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A local art house ran the DW Griffiths film this week. I'd seen it before on video, but this was the first time I'd seen it on a full screen. Part of my curiosity about it is dancey -- as I understand it, Ruth St Denis and Ted Shawn staged the dance scenes in the Babylonian section, and it was even more over the top on a large screen. Lots of crowds surging across the screen, lots of "exotic" poses and watered-down world dance. Silent film directors liked to work with dancers at the time, rather than actors who had learned most of their craft on stage. Dancers were more physically subtle, and more in control of small gestures. As people began to develop workable skills for screen acting, they took a lot of material from dance training.

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Sandi, please, SAY MORE!!!! How did hte movie affectyou overall?

I've seen it on hte small screen, too -- but the big screen, with those monumental stage sets andthe huge crowds -- it must be overwhelming. but don't let me lead you on.

Please, say more!!!

how do the stars make their effect against all hte anonymous people?

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I saw "Intolerance" in college and have only vague memories of it, but, Sandi, I agree that it is very dancey. There were several HUGE spectacles that were popular here in the late 19th century, the most important being "The Black Crook" (which ran for 17 months without a day off) and its less successful sequel, "The White Fawn." They had 1,000 people on stage. There were platforms along the sides and across the back, and a platform on top of THAT. There's a very brief film of "Excelsior" (1910, long after its premiere) that has so many people doing different things -- yet all part of a general overall composition -- that you'd have to see it several times to get it.

And it got too expensive. When movies came along, they thoughtt this was the way to solve a practical problem: put one of these spectacles on film. That way it could be shown many times, in many cities, to recoup the costs.

I don't remember the stars -- I do remember the (I hope this is right) Temple of Babylon? I think that's where Ruth St. Denis's dancers were -- though I knew nothing about dance at the time.

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yes, the temple - i think, without checking, that it was bessie love who played the female lead (the beloved)? in that segment, lillian gish was the connection between the stories - eternal motherhood, out of the cradle, endlessly rocking (walt whitman?) when they transitioned between the stories, mae marsh in the modern story - i haven't seen it in a long time but i was so very interested in silent film as a teen.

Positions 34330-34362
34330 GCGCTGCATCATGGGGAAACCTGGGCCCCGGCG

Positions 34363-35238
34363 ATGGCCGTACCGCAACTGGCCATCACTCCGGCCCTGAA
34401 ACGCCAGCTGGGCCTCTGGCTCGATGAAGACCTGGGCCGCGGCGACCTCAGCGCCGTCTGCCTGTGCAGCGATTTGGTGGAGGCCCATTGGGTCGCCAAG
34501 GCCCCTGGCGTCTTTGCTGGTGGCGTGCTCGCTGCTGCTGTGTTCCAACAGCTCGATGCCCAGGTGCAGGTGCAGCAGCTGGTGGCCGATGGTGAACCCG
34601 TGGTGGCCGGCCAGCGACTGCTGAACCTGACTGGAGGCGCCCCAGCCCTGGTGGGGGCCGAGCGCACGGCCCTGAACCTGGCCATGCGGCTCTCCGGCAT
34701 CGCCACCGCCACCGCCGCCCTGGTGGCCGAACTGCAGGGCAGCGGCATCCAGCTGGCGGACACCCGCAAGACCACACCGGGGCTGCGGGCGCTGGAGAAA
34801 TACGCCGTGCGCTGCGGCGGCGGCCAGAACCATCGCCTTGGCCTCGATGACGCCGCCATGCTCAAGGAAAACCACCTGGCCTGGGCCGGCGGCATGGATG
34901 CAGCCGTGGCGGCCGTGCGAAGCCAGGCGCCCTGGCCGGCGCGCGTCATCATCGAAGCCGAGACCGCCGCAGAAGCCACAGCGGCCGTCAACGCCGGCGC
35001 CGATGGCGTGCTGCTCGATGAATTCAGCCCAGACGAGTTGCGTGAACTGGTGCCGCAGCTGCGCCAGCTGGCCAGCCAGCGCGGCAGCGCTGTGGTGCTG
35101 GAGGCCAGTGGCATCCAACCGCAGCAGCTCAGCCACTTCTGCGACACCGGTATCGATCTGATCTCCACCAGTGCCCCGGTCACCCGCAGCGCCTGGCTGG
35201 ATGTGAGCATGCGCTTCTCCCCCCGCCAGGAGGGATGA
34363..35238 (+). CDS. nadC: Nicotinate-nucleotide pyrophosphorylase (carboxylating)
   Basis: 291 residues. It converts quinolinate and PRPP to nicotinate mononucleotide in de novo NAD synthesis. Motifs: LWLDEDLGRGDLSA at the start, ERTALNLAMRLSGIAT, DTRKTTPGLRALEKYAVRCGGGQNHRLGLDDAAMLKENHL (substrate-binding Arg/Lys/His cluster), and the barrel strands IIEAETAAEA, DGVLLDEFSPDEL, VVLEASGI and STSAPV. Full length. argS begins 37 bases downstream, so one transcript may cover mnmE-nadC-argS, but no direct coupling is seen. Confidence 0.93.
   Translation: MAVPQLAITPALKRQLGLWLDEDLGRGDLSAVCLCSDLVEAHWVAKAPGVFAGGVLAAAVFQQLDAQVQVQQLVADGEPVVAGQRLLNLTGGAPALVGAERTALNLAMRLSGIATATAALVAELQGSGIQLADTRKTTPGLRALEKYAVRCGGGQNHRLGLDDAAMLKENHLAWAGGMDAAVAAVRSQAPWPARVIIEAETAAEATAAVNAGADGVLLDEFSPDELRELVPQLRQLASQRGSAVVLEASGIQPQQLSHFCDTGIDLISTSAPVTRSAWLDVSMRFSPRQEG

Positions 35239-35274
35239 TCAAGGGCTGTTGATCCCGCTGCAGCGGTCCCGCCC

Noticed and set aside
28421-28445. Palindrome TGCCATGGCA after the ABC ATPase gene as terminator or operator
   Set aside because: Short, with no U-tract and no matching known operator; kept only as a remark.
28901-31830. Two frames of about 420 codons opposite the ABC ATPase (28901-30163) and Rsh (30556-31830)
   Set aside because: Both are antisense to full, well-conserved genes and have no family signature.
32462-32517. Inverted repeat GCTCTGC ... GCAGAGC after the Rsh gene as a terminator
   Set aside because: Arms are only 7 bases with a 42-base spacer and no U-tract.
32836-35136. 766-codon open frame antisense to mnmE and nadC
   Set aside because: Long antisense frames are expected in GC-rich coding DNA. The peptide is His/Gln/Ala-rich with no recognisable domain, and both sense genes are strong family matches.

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Gish was indeed rocking the cradle, and Mae Marsh was "The Dear One" in the modern story, but Love played the bride in the Wedding at Cana section. Seena Owen was "The Best Beloved" in the Babylonian section (don't know her work -- she looks very much like Love) and Constance Talmadge was "Mountain Girl," who sacrifices herself for the Babylonian leader. Margery Wilson was "Little Brown Eyes" in the St. Bartholomew's Massacre section, and Howard Gaye was doublecast as Christ and the Cardinal of Lorraine...

"The Dear One" and "Little Brown Eyes" played very young and sporty -- lots of kicking up heels, skipping and playful fighting with their leading men, who seem to skew older. Compared to contemporary images of girls and women, they both appear pre-pubescent -- there is a child bride vibe to both of them. In contrast, Seena Owen was very womanly, as were all the women in the Babylonian court. In that context, Talmadge was almost asexual -- she reminded me of Leni Riefenstahl's early work as an actress.

And Gertrude Bambrick apparently also worked as a choreographer on the project -- I don't know anything about her dance background, but IMDB says she was a choreographer on Judith of Bethulia as well.

The film actually felt shorter than I knew it to be, and the switching between stories and settings was relatively easy to follow, though a bit arbitrary at times. I can certainly understand how early audiences could be confused by the parallel plots -- I think we've learned a great deal about following that kind of structure over time, but this was pretty early in the process.

The 'action scenes' had a fairly contemporary feel, which isn't to say I enjoyed them (I'm not a big fan of screen violence), but it seems that many of the camera and editing techniques that are used with that kind of storytelling today were already available to Griffith and his colleagues -- they are not that new.

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